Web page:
This year, I have made 60% more git commits than last year, objectively more feature development, without burning any extra time.
During the same period, I have kept my 11PM - 7AM sleep routine, contributed more supportive tasks at work such as cultural development, and maintained longer streaks on Duolingo.
All of the above has been possible thanks to problem breakdown. It is a common technique that applies to almost all types of knowledge work, which comes with some great benefits.
In my case, each commit represents the solution to a less scoped problem. This results in faster review time, and more constructive suggestions from reviewers.
On the opposite, when a single solution covers too many grounds, it would take much more time and effort to review, so the agility of development takes a hit. Even worse, reviewers would say “screw it” and blindly approve the behemoth solution, defeats the whole purpose of peer reviewing and fast-track derailing product quality to the netherworld.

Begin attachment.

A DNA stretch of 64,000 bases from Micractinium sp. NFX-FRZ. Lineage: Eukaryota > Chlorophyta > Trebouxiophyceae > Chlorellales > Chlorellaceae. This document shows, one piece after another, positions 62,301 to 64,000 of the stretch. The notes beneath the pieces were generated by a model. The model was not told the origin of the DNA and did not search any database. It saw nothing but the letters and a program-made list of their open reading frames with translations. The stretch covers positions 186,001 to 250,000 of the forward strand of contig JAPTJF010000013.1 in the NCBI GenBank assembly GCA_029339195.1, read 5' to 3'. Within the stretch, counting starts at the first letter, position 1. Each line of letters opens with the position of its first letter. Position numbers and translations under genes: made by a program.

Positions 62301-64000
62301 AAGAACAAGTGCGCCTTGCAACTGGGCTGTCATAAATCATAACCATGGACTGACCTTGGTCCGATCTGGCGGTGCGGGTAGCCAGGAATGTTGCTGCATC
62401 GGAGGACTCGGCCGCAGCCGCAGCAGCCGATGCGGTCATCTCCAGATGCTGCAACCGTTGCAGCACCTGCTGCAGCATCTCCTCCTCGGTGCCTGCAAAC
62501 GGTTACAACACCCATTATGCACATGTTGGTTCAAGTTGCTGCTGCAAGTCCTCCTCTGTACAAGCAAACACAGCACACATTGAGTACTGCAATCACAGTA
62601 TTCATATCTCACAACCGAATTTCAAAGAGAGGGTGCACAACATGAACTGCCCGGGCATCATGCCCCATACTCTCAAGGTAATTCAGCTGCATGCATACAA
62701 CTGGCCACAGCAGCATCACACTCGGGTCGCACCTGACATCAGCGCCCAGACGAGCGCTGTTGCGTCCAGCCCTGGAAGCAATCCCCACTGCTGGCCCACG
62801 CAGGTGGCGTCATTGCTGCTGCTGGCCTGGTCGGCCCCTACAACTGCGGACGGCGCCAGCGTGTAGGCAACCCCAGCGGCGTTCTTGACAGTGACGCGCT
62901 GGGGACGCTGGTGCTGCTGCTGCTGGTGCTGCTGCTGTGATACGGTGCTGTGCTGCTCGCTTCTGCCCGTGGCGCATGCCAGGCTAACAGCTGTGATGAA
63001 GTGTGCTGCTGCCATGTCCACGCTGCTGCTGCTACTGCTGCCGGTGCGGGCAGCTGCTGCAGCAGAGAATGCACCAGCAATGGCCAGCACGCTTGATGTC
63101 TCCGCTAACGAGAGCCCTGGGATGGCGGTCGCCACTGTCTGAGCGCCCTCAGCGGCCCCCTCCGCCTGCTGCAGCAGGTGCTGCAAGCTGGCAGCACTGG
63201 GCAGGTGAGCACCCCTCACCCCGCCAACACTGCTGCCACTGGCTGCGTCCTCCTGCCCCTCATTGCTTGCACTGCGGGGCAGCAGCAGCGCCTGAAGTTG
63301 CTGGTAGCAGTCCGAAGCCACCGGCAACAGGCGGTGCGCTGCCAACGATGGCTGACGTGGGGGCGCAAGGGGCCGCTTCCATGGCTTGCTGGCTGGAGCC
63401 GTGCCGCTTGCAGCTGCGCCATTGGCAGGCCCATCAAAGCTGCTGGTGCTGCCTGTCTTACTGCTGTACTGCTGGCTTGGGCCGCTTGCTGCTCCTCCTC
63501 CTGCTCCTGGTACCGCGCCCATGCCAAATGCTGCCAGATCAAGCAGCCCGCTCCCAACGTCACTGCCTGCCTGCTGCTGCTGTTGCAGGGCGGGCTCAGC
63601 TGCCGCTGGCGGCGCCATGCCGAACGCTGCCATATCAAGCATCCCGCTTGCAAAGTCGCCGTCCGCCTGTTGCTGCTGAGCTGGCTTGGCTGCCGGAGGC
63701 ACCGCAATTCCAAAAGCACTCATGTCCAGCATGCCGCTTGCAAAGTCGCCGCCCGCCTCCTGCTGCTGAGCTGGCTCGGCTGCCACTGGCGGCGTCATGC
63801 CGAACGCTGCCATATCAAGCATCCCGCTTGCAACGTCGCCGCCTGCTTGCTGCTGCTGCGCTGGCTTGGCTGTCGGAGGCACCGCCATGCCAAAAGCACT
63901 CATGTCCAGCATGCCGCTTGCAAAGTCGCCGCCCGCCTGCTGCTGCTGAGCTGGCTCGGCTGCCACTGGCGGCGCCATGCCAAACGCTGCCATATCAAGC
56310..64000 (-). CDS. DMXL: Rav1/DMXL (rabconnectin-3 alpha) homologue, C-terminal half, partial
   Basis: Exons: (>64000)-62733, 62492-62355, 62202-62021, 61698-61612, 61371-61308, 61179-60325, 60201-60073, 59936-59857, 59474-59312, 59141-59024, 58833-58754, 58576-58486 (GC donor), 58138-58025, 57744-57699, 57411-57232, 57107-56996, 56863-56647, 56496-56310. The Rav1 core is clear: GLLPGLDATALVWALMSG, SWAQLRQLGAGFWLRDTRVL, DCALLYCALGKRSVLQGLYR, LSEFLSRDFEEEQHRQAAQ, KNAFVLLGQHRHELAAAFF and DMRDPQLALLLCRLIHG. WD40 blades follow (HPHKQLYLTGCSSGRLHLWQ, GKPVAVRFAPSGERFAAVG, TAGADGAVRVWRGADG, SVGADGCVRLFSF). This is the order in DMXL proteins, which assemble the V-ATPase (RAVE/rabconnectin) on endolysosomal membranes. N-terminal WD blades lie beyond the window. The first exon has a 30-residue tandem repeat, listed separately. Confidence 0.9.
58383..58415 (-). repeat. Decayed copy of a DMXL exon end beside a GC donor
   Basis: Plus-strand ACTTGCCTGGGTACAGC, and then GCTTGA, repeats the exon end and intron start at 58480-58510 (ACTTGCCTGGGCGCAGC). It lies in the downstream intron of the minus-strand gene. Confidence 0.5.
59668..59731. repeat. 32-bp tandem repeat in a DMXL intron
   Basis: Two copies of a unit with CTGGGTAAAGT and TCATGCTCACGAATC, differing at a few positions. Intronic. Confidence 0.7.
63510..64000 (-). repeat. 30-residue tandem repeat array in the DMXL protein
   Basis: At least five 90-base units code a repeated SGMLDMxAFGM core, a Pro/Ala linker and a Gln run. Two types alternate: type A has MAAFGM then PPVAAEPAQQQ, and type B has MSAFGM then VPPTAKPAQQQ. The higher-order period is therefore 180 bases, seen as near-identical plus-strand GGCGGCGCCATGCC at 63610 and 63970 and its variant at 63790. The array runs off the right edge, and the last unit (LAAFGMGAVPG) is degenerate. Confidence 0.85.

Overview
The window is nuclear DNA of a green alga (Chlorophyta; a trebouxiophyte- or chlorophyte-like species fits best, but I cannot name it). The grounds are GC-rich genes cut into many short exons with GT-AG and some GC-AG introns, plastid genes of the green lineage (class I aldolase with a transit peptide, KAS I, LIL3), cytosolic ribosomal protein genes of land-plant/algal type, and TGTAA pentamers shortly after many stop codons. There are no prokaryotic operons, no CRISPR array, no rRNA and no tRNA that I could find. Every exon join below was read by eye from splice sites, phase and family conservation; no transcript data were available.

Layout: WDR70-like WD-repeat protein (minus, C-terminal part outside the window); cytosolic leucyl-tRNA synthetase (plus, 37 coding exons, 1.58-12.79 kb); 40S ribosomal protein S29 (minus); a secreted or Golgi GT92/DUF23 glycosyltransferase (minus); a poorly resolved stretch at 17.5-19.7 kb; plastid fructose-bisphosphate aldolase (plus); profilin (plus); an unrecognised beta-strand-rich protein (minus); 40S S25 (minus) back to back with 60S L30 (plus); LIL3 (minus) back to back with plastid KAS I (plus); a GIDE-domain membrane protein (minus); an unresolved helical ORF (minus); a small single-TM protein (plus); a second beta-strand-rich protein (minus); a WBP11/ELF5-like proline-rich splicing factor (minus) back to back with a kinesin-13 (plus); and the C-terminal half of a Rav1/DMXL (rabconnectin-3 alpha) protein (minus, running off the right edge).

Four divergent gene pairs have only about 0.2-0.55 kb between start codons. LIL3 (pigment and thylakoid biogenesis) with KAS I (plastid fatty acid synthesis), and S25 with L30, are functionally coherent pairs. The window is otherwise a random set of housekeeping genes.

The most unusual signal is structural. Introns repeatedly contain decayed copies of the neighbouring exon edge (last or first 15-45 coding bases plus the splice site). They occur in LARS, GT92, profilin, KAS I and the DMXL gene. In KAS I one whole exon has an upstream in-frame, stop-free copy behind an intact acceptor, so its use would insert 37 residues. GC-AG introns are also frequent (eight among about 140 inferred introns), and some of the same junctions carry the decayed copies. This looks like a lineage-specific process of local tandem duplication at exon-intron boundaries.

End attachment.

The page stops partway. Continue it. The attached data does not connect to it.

Suppose you need 2 hours of contiguous time to solve a large problem. During that process, unfortunately, you may get interrupted. Those interruptions will cost you a lot of time to switch your mental state back into the zone.
However, if you break such a problem down to 5 smaller ones, on average, each will need just about 30 minutes. 30 minutes of uninterrupted time is much easier to come by than 2 hours.
Even if you do get interrupted in that case, since each problem is about 1/5 complex of the original one, it would probably cost just 1/5 of the time to recover from the interruption. Simple math. Your short attention span will thank you for that too.
In an ideal world, you can pursue after your inner perfectionism without consequences. But in reality, there is always a decision to be made on when to stop pushing further. Otherwise, it may result in your time running out, or budget running dry, or blocking more of your teammates, or maddening more of your clients or stakeholders. You certainly do not want any of those.
So by breaking down larger problems down to smaller scopes, it often becomes easier to realize which ones can be deferred, or even dropped. At Basecamp, they call it Scope Hammering.
Smaller solutions for smaller problems give faster wins. Faster wins create a healthy momentum to carry you forward and build positive morale.
Every real-world technique comes with tradeoffs. For this one, it’s the time overhead. The less experienced you are in the domain, the more significant that overhead can be. But given the benefits, it’s well worth it.
So stop chewing through that complex problem, go ahead and break it down.
Thanks to my wonderful coworkers at EQ Works for reviewing and breaking down this article.
Also thanks to Rain WZQ for the amazing illustrations.